The influence of prosthetic elements manufacturing technology on properties and microstructure shaping Co-Cr-Mo alloys
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AGH University of Science and Technology, Faculty of Metals Engineering and Industrial Computer Science, Department of Physical and Powder Metallurgy, Mickiewicza Av. 30, 30-059 Krakow, Poland
Silesian University of Technology, Faculty of Materials Engineering, Department of Advanced Materials and Technologies, Krasinskiego Str. 8, 40-019 Katowice, Poland
Joanna Augustyn-Nadzieja
Engineering of Biomaterials 2020;(156):24–31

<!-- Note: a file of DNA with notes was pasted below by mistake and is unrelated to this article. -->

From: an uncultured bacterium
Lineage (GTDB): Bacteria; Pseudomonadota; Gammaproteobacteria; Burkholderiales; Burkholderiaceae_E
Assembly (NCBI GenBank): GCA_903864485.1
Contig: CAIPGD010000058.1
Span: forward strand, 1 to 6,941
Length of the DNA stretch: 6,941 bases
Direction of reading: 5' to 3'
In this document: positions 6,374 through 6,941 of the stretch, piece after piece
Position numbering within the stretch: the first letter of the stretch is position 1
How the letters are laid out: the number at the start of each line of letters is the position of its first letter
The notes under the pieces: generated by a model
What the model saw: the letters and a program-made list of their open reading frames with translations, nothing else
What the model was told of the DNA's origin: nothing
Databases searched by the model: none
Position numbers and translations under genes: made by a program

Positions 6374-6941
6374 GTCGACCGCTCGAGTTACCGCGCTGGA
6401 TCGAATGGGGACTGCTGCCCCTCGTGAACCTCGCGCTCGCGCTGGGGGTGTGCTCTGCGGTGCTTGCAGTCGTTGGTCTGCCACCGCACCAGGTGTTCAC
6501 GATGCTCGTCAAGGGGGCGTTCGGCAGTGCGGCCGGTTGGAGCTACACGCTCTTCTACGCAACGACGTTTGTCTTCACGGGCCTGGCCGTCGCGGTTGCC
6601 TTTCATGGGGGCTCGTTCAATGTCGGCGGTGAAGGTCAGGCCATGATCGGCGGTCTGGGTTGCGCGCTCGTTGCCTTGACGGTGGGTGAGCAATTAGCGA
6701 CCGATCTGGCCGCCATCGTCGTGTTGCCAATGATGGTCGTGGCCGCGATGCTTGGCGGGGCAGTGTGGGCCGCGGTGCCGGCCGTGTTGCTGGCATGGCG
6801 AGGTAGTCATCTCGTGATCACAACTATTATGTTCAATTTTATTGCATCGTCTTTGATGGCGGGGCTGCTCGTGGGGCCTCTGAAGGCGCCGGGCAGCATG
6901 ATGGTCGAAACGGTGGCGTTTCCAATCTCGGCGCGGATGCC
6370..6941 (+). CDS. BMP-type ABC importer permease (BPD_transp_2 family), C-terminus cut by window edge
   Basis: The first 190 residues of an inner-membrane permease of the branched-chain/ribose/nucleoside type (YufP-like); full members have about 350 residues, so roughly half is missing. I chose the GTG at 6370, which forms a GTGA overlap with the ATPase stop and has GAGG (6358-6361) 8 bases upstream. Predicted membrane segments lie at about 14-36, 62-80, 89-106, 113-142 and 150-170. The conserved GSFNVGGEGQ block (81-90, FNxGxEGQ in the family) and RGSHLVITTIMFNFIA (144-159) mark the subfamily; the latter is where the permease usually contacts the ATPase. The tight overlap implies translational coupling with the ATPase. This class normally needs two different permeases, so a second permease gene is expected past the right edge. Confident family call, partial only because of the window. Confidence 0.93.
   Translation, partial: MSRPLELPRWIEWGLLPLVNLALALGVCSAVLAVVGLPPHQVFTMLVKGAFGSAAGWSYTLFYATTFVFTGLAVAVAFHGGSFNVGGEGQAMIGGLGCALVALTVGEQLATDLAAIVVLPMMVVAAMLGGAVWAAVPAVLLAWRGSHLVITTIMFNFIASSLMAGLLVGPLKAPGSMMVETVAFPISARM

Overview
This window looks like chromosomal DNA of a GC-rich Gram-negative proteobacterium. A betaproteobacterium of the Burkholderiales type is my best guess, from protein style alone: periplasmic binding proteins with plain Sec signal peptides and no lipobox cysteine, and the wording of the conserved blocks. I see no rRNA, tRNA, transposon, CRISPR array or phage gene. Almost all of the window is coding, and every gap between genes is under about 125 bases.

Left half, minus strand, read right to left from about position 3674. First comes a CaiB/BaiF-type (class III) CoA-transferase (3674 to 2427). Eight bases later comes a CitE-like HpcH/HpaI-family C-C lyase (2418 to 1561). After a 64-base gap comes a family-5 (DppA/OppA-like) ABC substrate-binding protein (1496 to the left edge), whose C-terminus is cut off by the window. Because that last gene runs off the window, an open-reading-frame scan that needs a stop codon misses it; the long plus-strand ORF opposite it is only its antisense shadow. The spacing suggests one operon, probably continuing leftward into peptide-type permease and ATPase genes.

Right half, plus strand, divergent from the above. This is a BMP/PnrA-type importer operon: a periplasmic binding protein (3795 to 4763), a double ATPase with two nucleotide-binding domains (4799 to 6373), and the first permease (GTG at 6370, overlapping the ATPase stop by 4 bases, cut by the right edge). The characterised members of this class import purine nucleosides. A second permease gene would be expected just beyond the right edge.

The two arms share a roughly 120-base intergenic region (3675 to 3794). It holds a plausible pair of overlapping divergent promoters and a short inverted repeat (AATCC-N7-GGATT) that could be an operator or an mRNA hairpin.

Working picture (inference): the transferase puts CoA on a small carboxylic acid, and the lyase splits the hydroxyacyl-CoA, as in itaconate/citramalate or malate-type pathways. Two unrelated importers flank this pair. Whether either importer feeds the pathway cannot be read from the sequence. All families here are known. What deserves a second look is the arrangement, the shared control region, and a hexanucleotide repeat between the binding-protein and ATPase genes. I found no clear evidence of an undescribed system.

The presented publication discusses the test results regarding samples of a prosthetic alloy from the Co-Cr-Mo system. The test samples were obtained by means of two different methods applied in prosthetics laboratories to compare their properties and microstructure. To obtain the samples via the traditional lost wax casting method, the cast alloy Co-Cr-Mo was used, commercially known as Wironit LA. In the case of the modern technique DMLS (Direct Metal Laser Sintering), metallic powder Co-Cr-Mo, called EOS Cobalt Chrome MP1, was used. The samples of both Co-Cr-Mo alloys obtained via the two methods were prepared for metallographic tests; they also underwent microstructural observations with the use of light microscopy (LM) and scanning electron microscopy (SEM), and next they were subjected to hardness tests. The obtained samples demonstrated a dendritic structure. In the samples cast with the lost wax casting method, a segregation of the chemical composition was revealed. The samples obtained by means of the DLMS method were characterized by chemical composition homogeneity. The hardness measurements with the statistical analysis of the measurement results showed a difference between the examined alloys. On the basis of the performed studies, it was stated that the applied methods of manufacturing prosthetic elements make it possible to obtain diversified microstructural and mechanical properties of the alloys. The hardness value significantly affects the subsequent mechanical and finishing treatment of prosthetic elements, such as metal bases of crown caps, bridges, mobile prostheses or other retention elements.